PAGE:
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27 of 28 people found the following review helpful
4.0 out of 5 stars Very good book
As a foreigner living in the UK this book helped me a lot.
Now, it's much easier to understand why English people behave in certain ways that differs from my culture.
I can now go to a pub with my colleagues, talk about the same subjects and also talk to strangers saying something like "nice weather, isn't it"? (Read the book and you'll understand why)...
Published on 18 July 2009 by Italian In London

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40 of 46 people found the following review helpful
3.0 out of 5 stars Frustrated
It all started well enough. An uncanny and well presented articulation of my own foibles was most amusing - in particular when on the train reading about commuters on trains, I did actually laugh out loud. But after about a third of the way through I started to feel slightly patronised and troubled by repetitive clichés and references to Jeremy Paxman. I felt the...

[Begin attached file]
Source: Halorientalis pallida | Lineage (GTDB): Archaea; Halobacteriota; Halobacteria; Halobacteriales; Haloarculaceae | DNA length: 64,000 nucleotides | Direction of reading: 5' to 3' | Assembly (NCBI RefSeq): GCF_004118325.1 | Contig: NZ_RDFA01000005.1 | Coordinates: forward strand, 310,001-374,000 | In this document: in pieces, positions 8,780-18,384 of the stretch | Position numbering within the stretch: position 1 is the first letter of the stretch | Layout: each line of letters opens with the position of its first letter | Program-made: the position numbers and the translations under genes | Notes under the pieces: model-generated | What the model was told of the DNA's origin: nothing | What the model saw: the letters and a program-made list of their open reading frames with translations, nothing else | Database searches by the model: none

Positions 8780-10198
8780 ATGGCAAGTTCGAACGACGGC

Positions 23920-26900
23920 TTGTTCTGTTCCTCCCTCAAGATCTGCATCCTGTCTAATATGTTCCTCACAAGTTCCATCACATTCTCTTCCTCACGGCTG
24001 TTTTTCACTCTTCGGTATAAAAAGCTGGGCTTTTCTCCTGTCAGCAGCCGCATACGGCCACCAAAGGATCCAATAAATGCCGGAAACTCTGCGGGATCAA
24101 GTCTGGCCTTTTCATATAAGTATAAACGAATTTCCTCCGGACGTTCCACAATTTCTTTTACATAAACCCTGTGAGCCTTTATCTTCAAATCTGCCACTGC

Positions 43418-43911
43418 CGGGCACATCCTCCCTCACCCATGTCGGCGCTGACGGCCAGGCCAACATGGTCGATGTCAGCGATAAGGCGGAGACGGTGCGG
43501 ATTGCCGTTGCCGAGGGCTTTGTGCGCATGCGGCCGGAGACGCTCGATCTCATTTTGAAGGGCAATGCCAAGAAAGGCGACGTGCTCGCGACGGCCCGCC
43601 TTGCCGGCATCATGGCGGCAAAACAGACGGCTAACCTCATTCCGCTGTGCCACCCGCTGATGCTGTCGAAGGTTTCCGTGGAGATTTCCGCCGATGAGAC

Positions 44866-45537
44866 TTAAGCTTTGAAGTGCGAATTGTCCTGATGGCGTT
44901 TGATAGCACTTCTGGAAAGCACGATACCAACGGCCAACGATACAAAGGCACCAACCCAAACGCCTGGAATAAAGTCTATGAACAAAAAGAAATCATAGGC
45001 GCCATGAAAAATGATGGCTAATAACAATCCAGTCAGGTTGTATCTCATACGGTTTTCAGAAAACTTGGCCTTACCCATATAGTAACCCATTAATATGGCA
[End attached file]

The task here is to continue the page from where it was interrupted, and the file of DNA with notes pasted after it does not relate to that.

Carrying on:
Published on 21 Jun. 2007 by Simon Osborne


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2 of 4 people found the following review helpful
5.0 out of 5 stars Funny and instructive, 31 July 2009
By 
Paolo Spalla (Florence, Italy) - See all my reviews
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This review is from: Watching the English: The Hidden Rules of English Behaviour (Paperback)
To a foreign person English are often indecipherable, even when the language is not a firewall. This book is a very good instruction manual of the Englishnes and in addition to that it is absolutely very funny, being nevertheless scientific and correct. All my English friends have been a little bit disappointed to have been revealed so openly.
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2 of 4 people found the following review helpful
2.0 out of 5 stars Disappointed by this book, 24 Sept. 2013
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This review is from: Watching the English: The Hidden Rules of English Behaviour (Paperback)
I hadn't realised how old this book was and so when I read it I began to wonder if her findings still hold good in 2013.